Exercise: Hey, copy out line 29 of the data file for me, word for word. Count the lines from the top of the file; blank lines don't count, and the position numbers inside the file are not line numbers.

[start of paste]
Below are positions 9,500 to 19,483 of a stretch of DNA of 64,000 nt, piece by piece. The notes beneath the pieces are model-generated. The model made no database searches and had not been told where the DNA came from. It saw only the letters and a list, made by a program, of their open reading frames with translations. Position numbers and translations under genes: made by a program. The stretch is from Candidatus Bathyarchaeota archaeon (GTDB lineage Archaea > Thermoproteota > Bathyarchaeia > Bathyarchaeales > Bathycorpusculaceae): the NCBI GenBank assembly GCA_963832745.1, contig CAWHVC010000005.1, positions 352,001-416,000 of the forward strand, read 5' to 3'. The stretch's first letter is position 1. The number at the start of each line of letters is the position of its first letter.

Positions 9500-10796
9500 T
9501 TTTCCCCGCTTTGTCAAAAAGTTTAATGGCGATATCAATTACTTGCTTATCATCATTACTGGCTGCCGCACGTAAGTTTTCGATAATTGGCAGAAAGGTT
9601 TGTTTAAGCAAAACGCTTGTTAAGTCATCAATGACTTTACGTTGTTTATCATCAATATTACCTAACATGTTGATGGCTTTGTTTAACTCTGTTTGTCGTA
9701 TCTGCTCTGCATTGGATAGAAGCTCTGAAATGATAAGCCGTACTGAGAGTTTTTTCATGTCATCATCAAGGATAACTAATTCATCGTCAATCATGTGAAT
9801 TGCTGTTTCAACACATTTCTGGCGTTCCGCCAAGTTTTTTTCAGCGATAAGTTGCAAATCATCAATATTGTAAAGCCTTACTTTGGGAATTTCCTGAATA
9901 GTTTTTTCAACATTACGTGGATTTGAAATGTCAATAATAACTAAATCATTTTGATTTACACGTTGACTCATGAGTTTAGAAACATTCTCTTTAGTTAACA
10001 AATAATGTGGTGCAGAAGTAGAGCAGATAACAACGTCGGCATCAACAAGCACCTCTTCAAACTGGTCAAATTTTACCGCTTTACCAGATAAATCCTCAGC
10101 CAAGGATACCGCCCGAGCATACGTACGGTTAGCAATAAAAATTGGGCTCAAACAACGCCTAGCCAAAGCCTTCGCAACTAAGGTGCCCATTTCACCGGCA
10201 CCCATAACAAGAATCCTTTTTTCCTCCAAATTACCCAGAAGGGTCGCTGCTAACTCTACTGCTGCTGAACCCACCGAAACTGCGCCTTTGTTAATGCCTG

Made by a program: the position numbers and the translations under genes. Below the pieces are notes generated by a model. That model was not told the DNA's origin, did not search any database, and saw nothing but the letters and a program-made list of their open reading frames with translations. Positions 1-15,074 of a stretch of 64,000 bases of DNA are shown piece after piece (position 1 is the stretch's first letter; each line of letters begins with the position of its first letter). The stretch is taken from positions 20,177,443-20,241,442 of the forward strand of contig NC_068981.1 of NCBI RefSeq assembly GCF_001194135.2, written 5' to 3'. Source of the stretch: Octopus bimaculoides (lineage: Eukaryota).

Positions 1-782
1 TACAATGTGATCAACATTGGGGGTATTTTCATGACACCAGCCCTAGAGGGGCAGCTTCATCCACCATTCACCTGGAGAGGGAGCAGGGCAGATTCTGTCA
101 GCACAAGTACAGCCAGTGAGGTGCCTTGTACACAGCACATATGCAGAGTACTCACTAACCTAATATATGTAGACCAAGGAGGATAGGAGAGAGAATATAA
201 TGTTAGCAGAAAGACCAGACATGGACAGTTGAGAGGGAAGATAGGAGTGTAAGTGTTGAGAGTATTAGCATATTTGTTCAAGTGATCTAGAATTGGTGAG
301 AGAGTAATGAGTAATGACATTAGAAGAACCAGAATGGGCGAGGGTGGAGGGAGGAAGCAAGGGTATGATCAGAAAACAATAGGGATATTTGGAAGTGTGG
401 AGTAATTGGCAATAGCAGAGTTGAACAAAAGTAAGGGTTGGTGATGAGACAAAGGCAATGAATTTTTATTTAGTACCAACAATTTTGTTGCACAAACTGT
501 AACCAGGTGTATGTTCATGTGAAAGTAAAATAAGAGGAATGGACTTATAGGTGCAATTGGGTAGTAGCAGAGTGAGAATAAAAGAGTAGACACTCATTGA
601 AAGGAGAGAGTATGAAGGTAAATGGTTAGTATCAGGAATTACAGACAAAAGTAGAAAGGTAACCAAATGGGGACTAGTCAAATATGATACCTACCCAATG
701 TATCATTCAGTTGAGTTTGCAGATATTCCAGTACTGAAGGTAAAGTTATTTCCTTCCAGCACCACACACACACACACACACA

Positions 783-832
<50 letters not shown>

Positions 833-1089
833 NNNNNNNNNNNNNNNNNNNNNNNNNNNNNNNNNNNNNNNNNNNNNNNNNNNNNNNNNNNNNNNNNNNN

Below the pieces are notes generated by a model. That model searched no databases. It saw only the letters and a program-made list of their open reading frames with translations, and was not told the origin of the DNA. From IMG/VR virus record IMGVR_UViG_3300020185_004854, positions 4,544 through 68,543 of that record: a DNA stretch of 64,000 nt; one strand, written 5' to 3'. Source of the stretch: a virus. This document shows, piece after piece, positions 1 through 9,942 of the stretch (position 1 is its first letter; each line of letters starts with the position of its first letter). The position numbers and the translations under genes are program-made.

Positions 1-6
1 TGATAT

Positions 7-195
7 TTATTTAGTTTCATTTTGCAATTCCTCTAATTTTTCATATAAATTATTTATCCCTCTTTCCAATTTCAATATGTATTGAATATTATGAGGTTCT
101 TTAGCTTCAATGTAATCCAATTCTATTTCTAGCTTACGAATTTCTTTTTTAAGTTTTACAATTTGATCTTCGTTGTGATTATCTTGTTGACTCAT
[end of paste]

Positions 7-195